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Atopic dermatitis (AD) is a common, genetically predisposed, inflammatory and pruritic allergic skin disease1. It is associated most commonly with IgE antibodies to environmental allergens1.

AD is one of the most common cause of canine pruritus, along with flea allergy dermatitis2.

The prevalence of atopic dogs in the general population is hard to estimate but could be around 10% of 1-3 year-old dogs2,3 and up to 30% in dogs with skin disorders2.


AD is a chronic relapsing condition usually requiring life-long therapy5


Ruling out of other skin conditions (ectoparasites, microbial infections, food intolerance, flea bite allergy, etc.)1

Historical and clinical features of the condition  (age at onset, living environment, affected areas, corticosteroid-responsive pruritus, etc.) 1,3,4

Assessment of skin reactivity by IntraDermal Testing (IDT) or detection of IgE by Allergen-Specific IgE Serology (ASIS) testing1,5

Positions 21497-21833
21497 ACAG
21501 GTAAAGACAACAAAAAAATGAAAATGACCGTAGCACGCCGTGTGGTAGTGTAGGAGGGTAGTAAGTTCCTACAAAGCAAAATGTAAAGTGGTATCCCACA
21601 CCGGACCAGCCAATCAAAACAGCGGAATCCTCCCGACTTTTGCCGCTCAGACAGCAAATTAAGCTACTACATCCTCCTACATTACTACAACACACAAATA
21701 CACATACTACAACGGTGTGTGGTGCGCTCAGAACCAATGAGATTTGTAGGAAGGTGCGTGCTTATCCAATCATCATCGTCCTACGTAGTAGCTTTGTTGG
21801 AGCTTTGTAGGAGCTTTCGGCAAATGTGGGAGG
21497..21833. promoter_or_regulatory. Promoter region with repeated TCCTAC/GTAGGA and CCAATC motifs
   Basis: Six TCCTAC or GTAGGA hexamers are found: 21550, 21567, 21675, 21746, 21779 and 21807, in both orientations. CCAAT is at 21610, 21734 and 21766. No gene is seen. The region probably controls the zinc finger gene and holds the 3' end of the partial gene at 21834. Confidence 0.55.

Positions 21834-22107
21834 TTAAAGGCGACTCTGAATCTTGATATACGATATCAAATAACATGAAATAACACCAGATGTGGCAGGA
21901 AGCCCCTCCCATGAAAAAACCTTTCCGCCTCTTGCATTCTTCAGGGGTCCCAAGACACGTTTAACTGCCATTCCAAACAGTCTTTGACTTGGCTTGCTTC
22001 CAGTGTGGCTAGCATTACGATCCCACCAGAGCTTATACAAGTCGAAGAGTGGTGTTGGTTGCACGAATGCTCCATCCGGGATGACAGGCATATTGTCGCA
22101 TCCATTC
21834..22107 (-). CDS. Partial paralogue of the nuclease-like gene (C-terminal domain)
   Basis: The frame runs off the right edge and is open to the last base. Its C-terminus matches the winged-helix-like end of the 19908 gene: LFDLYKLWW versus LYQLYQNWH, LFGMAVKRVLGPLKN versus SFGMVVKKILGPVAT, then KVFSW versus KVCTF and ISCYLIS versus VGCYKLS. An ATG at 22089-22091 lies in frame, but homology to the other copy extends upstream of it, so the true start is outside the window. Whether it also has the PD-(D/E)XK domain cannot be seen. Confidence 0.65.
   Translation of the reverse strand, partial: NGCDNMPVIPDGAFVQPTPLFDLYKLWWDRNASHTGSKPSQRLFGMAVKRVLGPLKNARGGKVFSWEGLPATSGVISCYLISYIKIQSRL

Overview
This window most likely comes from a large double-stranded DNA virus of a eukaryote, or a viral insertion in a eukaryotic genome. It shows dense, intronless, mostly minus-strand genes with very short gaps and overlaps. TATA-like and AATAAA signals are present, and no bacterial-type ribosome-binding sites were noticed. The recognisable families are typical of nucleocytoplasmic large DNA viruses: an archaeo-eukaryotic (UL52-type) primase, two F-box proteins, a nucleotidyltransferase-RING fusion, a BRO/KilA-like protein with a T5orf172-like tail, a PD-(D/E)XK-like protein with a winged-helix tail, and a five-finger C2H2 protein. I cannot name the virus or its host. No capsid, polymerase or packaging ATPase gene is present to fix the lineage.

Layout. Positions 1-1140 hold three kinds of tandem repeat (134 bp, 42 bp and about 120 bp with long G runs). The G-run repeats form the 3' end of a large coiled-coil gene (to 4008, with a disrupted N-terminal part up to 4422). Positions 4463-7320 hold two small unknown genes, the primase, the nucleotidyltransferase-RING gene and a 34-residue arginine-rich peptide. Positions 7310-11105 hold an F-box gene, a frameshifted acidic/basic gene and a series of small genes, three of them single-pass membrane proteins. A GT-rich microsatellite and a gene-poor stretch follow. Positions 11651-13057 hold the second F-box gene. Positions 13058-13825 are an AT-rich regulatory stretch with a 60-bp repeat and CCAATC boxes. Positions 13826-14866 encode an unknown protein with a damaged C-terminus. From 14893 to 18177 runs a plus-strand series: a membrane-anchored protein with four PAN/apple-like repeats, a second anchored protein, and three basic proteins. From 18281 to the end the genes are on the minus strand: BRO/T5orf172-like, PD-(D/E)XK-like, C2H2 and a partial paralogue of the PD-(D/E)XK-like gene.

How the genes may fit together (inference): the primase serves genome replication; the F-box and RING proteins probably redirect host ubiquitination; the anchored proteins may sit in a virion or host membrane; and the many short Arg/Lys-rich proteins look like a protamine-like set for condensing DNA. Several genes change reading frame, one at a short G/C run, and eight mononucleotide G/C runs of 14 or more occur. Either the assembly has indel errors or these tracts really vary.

1. Hensel P, Santoro D, Favrot C, Hill P, Griffin C. Canine atopic dermatitis: Detailed guidelines for diagnosis and allergen identification. BMC Vet Res 2015; 11: 196.
  2. Hillier A, Griffin CE. The ACVD task force on canine atopic dermatitis (I): Incidence and prevalence. Vet Immunol Immunopathol 2001; 81(3-4): 147-51.
  3. Bensignor E. [Canine atopic dermatitis]. Bull Acad Natl Med 2010; 194(7): 1357-64.
  4. Favrot C, Steffan J, Seewald W, Picco F. A prospective study on the clinical features of chronic canine atopic dermatitis and its diagnosis. Vet Dermatol 2010; 21(1): 23-31.
  5. Olivry T et al. International Committee on Allergic Diseases of Animals. Treatment of canine atopic dermatitis: 2015 updated guidelines from the International Committee on Allergic Diseases of Animals (ICADA). BMC Vet Res 2015; 11: 210.